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Bitcoin value Trend

Bitcoin Exchanges / December 29, 2020


are looking for new and more productive asset classes. Similar booms have recently been observed in equities, bonds and commodities trading, all with an accompanying deflation once the roving gang of investors moves on to the next big thing.

The recent devaluation of the yuan has also motivated some Chinese consumers to seek bitcoin as a hedge against currency devaluation. Investors are also worried about the decreasing value of the yuan.

This is what bitcoin offers to those Chinese investors as strict regulations in their nation otherwise make it hard for Chinese nationals to move money cross-border. Hence why Beijing has worked to curb trading in bitcoin.

Now, however, two Chinese exchanges — Huobi and OKCoin — collectively account for some 92 percent of global trading in bitcoin.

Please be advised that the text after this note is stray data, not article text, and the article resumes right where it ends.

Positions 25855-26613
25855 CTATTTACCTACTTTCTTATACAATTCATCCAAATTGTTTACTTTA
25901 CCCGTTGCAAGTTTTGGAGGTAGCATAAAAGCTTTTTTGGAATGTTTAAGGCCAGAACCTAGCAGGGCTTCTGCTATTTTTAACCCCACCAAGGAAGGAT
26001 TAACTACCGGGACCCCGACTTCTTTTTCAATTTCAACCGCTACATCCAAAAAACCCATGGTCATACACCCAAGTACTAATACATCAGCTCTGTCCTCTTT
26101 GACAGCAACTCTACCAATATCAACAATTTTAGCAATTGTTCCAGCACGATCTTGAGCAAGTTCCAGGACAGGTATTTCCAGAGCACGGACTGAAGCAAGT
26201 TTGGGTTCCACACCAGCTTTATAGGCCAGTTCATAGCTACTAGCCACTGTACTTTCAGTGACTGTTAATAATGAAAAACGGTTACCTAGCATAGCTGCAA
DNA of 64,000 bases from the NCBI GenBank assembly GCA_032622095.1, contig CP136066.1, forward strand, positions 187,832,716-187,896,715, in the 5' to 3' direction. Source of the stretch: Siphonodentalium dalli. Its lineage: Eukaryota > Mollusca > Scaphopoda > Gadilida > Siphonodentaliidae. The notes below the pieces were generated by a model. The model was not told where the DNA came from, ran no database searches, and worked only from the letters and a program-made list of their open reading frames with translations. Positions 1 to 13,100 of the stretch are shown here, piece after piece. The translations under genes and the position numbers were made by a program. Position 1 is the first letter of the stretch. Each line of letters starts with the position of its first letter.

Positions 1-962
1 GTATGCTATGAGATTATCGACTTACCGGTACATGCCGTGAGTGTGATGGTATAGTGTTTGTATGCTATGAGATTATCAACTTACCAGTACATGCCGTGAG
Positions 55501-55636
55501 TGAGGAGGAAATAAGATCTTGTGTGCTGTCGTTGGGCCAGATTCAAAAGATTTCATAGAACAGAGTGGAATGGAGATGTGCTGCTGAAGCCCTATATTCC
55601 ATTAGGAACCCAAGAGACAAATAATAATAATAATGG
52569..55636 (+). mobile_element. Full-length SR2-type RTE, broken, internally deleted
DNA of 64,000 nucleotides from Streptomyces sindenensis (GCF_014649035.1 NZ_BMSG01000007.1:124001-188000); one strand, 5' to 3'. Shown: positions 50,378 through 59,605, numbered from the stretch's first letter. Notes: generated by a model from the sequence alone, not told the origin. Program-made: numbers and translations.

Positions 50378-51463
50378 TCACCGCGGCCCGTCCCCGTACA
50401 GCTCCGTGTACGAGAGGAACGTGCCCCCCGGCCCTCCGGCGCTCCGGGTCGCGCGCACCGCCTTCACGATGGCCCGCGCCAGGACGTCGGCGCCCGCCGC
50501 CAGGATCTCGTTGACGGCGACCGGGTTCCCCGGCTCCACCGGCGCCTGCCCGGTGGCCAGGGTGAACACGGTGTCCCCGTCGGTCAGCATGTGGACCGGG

What else is causing the bitcoin burst?

The price surge in bitcoin is also being pushed by a perceived coming drop in supply. Every four years, the algorithm that spits off bitcoin through “mining” halves the number of bitcoin it releases in an attempt to keep inflation from occurring.

Because bitcoin is “mined” by people by essentially solving cryptographic puzzles, it should be no surprise that there’s a lot of mining going on that doesn’t actually end up generating bitcoins. But eventually, out of fear of the limited supply, miners will only receive 12.5 bitcoins for solving the puzzle, instead of the previous 25. That’s even half of what it was in 2012 when it was first cut to avoid inflation issues.

Multiple reports on the subject now suggest that the upcoming pressure on the mining supply is impacting the price of bitcoin (in a good way). For now, it’s all speculation — as many things in the bitcoin ecosystem are — but we’ll probably know pretty soon what’s actually going to happen next with bitcoin’s major price surge (or drop).